Exactly. The person is, often off the cuff, tossing the exclusion out due to the inconvenience of the example. They often do this in patterns.Atla wrote: ↑Mon Dec 04, 2023 6:13 am
That is the entire point of the NTS. That it is a disingenous exclusion. Yes, there can be contention about this in individual cases.
Yes, someone could misuse the NTS when someone has no pattern like this and defines the term, and always did, the way they are now.
However there is a real pattern that it is focusing on.
Advocate has been acting from the beginning as if the NTS meant that if you exclude someone from a category, then you are wrong.
And Traffic Logic was assuming that in real disagreements where there is a clear and standing disagreement over inclusion, the dictionary is always the only solution needed.
Which essentially means he is like Age. All problems go away if we just agree on meanings.
The Catholic meets the animist. They argue over whether animals have souls.
Traffic logic jumps in: look in the dictionary.
Cambridge: the spiritual part of a person that some people believe continues to exist in some form after their body has died, or the part of a person that is not physical and experiences deep feelings and emotions:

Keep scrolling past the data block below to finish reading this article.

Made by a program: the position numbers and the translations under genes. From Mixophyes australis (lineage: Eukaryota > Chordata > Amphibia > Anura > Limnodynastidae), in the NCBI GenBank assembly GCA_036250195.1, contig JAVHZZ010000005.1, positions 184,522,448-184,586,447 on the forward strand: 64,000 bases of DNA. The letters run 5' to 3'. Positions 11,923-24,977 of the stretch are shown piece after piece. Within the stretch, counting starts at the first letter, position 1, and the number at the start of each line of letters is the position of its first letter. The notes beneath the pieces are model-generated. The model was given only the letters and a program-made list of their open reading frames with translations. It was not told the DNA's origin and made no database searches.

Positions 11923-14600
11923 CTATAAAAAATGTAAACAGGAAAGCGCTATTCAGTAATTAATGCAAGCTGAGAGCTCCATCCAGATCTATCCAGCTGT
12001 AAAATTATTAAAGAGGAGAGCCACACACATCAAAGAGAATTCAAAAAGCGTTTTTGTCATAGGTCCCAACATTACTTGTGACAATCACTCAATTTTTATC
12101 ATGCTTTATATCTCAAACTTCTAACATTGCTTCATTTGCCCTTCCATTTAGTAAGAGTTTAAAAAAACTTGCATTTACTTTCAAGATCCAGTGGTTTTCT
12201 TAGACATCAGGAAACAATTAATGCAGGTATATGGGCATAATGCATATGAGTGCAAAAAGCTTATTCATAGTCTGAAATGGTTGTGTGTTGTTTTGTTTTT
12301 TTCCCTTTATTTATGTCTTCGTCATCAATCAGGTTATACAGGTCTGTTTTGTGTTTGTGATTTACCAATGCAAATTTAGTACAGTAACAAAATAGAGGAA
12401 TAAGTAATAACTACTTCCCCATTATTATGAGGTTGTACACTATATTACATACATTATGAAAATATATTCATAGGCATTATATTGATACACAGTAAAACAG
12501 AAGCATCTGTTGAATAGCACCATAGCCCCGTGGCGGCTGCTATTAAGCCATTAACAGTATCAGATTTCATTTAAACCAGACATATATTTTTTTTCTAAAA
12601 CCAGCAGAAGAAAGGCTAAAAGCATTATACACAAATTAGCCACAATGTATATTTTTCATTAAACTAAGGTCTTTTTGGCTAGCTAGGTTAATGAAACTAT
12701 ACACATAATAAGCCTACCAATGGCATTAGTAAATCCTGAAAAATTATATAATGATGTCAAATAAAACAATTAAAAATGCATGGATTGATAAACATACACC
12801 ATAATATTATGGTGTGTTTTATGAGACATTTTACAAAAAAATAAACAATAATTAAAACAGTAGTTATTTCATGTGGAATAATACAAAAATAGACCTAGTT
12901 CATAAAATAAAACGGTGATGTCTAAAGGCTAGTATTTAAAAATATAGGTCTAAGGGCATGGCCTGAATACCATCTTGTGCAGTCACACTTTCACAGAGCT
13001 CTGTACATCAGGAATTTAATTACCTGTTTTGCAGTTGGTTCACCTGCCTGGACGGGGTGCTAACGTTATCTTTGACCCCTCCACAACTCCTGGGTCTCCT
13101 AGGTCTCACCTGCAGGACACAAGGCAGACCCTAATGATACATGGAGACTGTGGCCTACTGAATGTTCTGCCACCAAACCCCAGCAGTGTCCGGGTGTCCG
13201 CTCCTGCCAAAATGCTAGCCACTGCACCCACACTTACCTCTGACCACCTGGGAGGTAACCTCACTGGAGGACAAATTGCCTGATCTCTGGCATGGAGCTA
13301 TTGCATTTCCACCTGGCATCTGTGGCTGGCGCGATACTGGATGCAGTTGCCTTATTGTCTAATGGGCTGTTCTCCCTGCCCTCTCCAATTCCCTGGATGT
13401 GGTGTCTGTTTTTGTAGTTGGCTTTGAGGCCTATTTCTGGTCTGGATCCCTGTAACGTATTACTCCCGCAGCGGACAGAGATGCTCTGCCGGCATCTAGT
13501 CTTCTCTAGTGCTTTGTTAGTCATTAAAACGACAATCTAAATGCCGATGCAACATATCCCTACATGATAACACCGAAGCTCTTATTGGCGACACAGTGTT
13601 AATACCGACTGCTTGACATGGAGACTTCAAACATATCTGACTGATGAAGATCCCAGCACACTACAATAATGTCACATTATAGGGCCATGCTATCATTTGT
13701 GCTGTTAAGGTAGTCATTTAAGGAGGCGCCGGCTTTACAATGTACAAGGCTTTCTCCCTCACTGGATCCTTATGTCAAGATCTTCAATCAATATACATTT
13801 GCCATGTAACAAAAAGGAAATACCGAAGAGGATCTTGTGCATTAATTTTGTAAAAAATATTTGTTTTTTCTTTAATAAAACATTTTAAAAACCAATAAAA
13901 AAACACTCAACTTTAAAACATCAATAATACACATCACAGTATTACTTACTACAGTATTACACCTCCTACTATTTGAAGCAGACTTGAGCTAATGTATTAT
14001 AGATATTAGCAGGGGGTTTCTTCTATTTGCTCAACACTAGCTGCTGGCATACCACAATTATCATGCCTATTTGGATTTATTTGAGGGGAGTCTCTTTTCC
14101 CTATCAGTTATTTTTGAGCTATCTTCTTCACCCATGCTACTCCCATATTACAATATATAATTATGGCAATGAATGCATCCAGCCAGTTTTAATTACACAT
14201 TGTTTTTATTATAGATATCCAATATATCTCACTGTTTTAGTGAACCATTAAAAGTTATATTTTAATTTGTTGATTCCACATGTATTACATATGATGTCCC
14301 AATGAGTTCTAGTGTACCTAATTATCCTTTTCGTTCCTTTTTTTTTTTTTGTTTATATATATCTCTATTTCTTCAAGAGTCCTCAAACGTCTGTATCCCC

So, the Catholic wins.
Websters: the immaterial essence, animating principle, or actuating cause of an individual life. 2. a. : the spiritual principle embodied in human beings, all rational and spiritual beings, or the universe.
Hm. ARe animals rational beings? Some animists do think animals are rational.
Oxford: the spiritual or immaterial part of a human being or animal, regarded as immortal.
"they believe death is just one step in a soul's journey through the universe"
Now the animist his happy and the Catholic rejects the authority of the dictionary.
All the while this dive into dictionaries is ongoing,
a materialist scientist is listening this argument and is pulling her hair out.